After Weeks of Delays RCCL Agrees to CDC Plan to Repatriate Crew Members

Cruise Ship, Maritime and Personal Injury Attorneys Serving Miami, Florida & Nationwide

Posted: May 3, 2020

For well over a month we have been blogging about the plight of cruise ship crew members, who have been stuck aboard the ships on which they work. Local authorities have been hesitant to allow the workers to leave the ships in order to repatriate back to their home countries due to fears that they may be ill with coronavirus. The Centers for Disease Control (CDC) has given the cruise companies guidelines that they must follow in order to disembark their workers from the ships, and up until now, the major cruise companies have refused. But now Royal Caribbean is signaling that it will follow the CDC's guidance.

MiamiHerald.com reports that top Royal Caribbean official Michael Bayley and top Celebrity Cruises official Lisa Lutoff-Perlo have announced that they will sign on to the CDC's repatriation plan. Celebrity Cruises is owned by Royal Caribbean. 

The agreement is a significant step, as there is an estimated 100,000 crew members currently stranded aboard cruise ships of the major cruise lines. 

The CDC plan requires cruise companies to ensure that their employees move safely from the ships to private transportation and do not mix with the public or use public transportation in the process. Essentially, the cruise companies must take responsibility for their employees' journeys home from beginning to end.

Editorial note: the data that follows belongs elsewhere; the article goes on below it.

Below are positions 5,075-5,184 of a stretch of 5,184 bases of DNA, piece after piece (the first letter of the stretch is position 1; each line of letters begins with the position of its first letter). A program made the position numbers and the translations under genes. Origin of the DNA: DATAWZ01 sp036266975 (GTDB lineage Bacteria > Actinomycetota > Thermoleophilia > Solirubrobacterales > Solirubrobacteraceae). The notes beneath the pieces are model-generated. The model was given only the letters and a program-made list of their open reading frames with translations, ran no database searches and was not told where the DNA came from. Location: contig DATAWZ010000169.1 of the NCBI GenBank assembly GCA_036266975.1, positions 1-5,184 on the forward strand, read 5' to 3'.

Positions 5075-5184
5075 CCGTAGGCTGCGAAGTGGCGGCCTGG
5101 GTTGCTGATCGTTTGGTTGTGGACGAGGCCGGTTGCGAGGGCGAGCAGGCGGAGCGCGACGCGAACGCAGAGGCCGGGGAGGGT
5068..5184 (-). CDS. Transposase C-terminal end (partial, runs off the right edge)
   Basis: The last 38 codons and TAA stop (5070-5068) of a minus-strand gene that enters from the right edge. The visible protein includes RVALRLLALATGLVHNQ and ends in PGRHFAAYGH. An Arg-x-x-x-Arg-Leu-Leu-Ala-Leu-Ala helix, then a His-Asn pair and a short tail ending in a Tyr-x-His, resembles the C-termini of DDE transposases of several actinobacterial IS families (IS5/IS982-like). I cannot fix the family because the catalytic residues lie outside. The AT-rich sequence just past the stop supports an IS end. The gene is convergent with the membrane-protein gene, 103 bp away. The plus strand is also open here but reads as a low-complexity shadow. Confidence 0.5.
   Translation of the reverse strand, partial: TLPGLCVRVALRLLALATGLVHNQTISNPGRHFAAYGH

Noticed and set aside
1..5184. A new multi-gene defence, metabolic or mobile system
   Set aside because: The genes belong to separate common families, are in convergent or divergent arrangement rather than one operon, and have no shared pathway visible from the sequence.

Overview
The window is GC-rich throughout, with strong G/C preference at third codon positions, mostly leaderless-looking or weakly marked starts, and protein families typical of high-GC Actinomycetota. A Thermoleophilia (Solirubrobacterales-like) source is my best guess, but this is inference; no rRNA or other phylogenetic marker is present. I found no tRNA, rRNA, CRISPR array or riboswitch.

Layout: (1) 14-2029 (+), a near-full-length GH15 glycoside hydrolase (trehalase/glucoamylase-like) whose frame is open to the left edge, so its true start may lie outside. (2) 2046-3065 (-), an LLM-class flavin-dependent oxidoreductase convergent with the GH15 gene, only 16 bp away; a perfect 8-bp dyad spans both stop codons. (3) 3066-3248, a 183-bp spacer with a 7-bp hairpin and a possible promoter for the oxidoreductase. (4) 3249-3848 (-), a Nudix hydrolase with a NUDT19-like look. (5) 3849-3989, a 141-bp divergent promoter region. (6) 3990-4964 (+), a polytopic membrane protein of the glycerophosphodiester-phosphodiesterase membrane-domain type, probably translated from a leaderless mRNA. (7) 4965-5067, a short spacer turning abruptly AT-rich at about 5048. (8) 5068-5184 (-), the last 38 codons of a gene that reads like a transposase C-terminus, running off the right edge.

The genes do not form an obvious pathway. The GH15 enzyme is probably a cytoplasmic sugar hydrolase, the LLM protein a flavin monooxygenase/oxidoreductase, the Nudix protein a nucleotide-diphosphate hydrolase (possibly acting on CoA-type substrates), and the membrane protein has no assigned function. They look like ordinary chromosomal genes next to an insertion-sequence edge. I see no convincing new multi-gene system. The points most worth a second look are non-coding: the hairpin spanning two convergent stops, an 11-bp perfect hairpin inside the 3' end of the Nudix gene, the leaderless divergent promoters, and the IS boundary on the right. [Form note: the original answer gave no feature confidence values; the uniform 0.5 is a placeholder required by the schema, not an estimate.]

At first, Royal Caribbean and Celebrity executives refused to sign the agreement. In a letter to staff, quoted by the Miami Herald article, Bayley said:

“The CDC will only allow us to disembark crew members if company executives, myself included, are willing to attest — subject to criminal penalties including imprisonment — that we will not use any public transportation and that each crew member will comply with certain conditions after disembarking the ships. We are happy to do all the things they requested, but the criminal penalties gave us [and our lawyers] pause.”

The article asserts that the threat of criminal penalties will be removed from the final agreement.